K-12 Budget Priorities


Fully fund the Student Opportunity Act

BullhornIn November 2019, students and educators across the Commonwealth celebrated a historic victory with the passage of the Student Opportunity Act. This landmark legislation acknowledged that our public schools were deeply underfunded and set a state requirement to fully fund that shortfall by FY2027. Passage of the SOA represents the state’s promise to address structural racism and the longstanding inequities in educational opportunity that have been sustained by the underfunding of public schools.

Due to financial challenges brought on by COVID-19, the state in its FY2021 budget failed to fund the first year of SOA implementation. Unfortunately, the governor’s FY2022 budget does not begin the process of getting the state back on track to close the shortfall by FY2027. Our students, particularly low-income students and students of color, have faced unprecedented levels of disruption and challenge over the past year; they quite simply cannot afford to wait any longer for the state to fulfill its promise.

The Commonwealth must fully phase in the SOA over the next six years to meet its FY2027 implementation deadline and hold districts harmless for pandemic-related enrollment changes. In FY2022, this means increasing public preK- 12 education funding by a total of $176.5 million over the governor’s budget recommendation.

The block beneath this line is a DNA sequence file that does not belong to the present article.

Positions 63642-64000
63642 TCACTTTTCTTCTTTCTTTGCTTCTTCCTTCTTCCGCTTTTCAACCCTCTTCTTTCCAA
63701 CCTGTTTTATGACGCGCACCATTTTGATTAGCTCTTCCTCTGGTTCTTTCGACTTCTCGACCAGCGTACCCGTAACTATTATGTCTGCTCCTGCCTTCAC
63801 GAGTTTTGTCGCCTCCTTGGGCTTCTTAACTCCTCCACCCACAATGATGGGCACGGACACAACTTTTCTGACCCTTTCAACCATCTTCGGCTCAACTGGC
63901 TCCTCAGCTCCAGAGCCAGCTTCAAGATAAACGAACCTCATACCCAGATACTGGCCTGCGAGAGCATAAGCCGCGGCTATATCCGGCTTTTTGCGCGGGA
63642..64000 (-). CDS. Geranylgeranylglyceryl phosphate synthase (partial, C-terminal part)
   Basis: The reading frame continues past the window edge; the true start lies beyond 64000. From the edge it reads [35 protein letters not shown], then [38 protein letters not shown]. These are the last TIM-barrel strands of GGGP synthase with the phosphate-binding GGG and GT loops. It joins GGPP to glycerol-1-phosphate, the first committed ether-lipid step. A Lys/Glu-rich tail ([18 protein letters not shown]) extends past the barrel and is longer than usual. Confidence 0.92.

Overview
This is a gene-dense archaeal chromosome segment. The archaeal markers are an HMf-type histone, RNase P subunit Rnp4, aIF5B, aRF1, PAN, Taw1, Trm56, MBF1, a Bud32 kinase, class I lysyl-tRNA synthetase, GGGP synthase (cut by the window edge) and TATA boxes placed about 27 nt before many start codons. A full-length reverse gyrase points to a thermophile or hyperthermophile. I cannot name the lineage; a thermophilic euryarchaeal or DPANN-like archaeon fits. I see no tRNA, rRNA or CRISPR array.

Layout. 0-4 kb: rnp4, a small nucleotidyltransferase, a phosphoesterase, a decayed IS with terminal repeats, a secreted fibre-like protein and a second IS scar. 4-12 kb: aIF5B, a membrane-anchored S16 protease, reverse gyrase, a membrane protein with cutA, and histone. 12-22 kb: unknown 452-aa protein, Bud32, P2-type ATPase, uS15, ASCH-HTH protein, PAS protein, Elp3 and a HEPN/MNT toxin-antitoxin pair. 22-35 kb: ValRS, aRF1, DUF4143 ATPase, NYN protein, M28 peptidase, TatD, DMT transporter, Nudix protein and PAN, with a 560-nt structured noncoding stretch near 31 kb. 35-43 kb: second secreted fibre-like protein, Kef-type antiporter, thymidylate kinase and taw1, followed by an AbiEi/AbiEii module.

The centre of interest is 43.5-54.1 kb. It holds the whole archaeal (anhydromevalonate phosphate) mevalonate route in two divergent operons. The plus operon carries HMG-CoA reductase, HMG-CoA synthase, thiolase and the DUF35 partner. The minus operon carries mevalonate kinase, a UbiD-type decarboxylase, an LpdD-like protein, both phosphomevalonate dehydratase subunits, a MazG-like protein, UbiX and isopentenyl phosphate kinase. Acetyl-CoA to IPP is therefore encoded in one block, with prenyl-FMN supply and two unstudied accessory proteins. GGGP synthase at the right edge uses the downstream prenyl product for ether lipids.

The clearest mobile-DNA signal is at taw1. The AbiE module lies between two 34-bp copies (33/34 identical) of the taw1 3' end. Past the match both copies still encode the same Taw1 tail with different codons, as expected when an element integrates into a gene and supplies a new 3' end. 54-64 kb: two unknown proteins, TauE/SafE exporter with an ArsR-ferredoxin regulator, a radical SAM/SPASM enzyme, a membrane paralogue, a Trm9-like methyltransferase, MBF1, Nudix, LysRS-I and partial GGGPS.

Our Goals for the FY22 Budget
$154 Million Increase in Chapter 70 Funding

Fully fund the SOA Chapter 70 increase based on a six-year schedule while holding districts harmless for pandemic-related enrollment changes. Enrollment in public school districts dropped by more than 30,000 students this past fall. The governor used these lower enrollment figures to calculate his FY2022 Chapter 70 recommendation, resulting in $122 million less than would be provided otherwise. Since many of those students will be back in public schools next fall, the governor’s recommendation represents a significant shortfall. Funding will be insufficient to meet the needs of the actual number of students likely to be enrolled in public school districts in the coming year.

$15 Million More for Charter School Reimbursement

The SOA set a three-year schedule for full funding of the charter school reimbursement line item by FY2023. Last year’s budget failed to meet this schedule, and the governor’sFY2022 recommendation does not get the state on track to full funding according to the original timeline. The state should increase funding for the charter school reimbursement line item to ensure full funding by FY2023.

$7.5 Million in Additional Funding for the Special Education Circuit Breaker Program

The SOA made out-of-district transportation costs eligible for reimbursement under the special education circuit breaker program and called for full funding of the newly eligible costs by FY2024. The governor’s budget fails to adhere to the original schedule agreed to under the SOA. The state should get on track to ensure that eligible out-of-district transportation costs are reimbursed on time by FY2024 in accordance with the SOA.

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